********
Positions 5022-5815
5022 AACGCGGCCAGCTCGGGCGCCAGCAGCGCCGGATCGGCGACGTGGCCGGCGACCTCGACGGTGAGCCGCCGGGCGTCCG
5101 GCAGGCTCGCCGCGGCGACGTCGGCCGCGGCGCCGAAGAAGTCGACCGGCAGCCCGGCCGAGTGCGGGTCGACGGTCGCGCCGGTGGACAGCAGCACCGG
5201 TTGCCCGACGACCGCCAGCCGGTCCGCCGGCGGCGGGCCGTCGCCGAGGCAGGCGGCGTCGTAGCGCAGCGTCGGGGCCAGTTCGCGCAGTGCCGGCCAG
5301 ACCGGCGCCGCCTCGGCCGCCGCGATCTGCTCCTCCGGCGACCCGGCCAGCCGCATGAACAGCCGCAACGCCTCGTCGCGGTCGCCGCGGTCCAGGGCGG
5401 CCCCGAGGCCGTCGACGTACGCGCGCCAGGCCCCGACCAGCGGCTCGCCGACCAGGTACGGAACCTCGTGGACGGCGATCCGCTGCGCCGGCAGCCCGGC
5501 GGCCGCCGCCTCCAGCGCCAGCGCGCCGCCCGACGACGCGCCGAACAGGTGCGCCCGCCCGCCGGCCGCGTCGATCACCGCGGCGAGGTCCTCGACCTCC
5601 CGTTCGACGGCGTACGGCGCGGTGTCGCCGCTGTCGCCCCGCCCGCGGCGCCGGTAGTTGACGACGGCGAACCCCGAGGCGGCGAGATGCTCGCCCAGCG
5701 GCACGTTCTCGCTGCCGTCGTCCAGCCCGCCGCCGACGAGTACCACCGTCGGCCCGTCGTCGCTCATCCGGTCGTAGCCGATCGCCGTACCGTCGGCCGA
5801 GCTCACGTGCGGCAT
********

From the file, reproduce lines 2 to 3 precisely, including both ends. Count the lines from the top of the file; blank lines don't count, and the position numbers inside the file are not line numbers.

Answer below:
5022 AACGCGGCCAGCTCGGGCGCCAGCAGCGCCGGATCGGCGACGTGGCCGGCGACCTCGACGGTGAGCCGCCGGGCGTCCG
5101 GCAGGCTCGCCGCGGCGACGTCGGCCGCGGCGCCGAAGAAGTCGACCGGCAGCCCGGCCGAGTGCGGGTCGACGGTCGCGCCGGTGGACAGCAGCACCGG